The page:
By Tim Montgomerie
Follow Tim on Twitter
The Politics.co.uk website has named Nadine Dorries MP as the best MP on Twitter. The website's Ian Dunt recommends following the Tory MP for Mid-Bedfordshire for representing the Tory right and for her general outspoken-ness. He also commends her humanity:
"There is a disarmingly charming side, where Dorries offers warm, kind hearted messages to friends and enemies alike. Suddenly she becomes cheeky, fun and very human – probably the most natural and unselfconscious of all MPs online. It is a baffling combination of characteristics from a complex political figure. It makes her the best MP on Twitter."
The only other Tory MP in the top ten is Louise Mensch, at number 7.
Unfortunately, Conservatives dominate the list of ten worst MPs on Twitter. Phillip Lee, Mark Garnier, James Morris, Stuart Andrew, Jeremy Lefroy, Damian Hinds, Brandon Lewis and Steve Brine all feature.
Ian Dunt doesn't hold back in his criticism of these MPs. This is his verdict on Dr Phillip Lee:
"It's difficult to imagine a mind so broken it could bear to read the tweets of Dr Phillip Lee, although some must exist, because he sports over 600 followers. His messages are commendably constituency-based, but they are so grey it is hard to finish them without falling into a catatonic state of despair. "Today met with BT senior executives to discuss broadband in Bracknell constituency," he tweets. And then: "My regular walkabouts through the constituency are a great way to meet local residents." Siri probably has a more distracting social life."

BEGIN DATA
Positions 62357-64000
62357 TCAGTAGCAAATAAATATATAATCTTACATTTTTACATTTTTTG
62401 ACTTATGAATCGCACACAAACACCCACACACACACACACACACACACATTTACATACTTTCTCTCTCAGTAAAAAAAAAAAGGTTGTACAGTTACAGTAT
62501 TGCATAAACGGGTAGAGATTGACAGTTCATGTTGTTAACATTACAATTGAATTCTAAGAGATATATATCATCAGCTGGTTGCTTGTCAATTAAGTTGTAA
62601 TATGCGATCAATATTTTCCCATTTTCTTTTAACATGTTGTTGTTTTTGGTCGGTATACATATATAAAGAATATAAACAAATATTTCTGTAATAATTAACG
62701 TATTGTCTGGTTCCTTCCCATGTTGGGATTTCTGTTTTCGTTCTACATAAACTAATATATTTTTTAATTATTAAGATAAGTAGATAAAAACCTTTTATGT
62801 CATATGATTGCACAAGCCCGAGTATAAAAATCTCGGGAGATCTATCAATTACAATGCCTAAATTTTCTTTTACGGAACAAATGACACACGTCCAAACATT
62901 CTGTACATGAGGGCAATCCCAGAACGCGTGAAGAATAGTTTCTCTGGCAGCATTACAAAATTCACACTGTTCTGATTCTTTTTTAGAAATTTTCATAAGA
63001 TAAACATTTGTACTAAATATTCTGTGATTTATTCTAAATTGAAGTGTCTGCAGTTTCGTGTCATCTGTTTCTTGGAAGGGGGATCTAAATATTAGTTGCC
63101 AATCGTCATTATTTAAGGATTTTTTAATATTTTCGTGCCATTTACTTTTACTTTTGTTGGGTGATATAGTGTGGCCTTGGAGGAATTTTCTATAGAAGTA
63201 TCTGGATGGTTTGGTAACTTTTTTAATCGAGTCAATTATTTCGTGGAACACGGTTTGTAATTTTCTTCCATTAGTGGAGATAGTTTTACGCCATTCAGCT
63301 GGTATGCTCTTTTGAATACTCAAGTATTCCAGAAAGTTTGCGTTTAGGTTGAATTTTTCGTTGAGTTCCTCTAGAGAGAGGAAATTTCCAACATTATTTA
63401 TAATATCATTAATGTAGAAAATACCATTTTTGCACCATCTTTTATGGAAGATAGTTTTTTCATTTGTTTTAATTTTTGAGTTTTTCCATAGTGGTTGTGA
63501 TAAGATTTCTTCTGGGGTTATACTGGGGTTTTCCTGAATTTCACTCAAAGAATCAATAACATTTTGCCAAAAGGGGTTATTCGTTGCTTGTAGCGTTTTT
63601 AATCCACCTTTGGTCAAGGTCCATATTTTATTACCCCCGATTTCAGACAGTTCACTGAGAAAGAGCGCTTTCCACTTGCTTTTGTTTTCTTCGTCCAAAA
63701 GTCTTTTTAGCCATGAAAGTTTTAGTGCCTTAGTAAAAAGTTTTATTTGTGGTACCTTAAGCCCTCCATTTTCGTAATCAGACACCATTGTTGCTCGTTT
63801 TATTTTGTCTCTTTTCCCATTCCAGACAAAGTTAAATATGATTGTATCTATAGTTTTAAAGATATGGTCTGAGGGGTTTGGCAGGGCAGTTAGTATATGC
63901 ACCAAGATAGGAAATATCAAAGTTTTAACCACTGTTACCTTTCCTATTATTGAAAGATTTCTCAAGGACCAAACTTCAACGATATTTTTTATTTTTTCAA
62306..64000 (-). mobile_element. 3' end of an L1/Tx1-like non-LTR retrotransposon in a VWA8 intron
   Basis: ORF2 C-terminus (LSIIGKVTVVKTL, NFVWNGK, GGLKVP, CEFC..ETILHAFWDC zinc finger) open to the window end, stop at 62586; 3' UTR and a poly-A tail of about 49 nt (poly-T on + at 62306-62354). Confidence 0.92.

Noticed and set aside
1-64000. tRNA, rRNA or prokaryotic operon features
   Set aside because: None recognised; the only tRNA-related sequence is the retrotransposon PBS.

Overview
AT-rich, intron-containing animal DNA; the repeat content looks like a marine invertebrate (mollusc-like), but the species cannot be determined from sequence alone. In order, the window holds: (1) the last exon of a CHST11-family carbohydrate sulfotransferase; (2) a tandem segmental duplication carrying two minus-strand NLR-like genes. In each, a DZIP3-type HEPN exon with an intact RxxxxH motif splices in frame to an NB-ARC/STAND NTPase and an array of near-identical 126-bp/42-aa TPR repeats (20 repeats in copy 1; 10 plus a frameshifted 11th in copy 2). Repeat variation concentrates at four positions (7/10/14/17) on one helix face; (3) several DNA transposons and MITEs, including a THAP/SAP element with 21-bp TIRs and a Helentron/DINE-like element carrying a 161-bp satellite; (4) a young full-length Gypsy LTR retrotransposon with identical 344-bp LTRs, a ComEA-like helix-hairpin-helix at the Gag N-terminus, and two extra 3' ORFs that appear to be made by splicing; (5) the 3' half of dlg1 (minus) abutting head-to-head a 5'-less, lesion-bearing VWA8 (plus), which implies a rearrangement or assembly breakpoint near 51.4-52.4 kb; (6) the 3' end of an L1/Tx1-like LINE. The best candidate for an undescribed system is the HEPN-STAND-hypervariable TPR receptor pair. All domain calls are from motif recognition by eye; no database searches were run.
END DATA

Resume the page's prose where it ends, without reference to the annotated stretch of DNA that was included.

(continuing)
And on Stuart Andrew…
"Stuart Andrew's Euro 2012 quarter finals tweets were spectacularly misjudged, even by the standards of the dangerous pub/sport/tweet axis. "No updates until it's over!!!" he wrote at one point. Note the idiotic use of exclamation marks. Moments later: "Except for that one!!!!!" Then, despite the previous promise: "How disappointing!" And finally, a eurosceptic pun barely worthy of the name: "As I've always thought…better off out of the Euro!!" Of course, the tragedy of Andrew's Twitter feed is not always so rampant, but the common themes are there: banality, predictability, intellectual failure."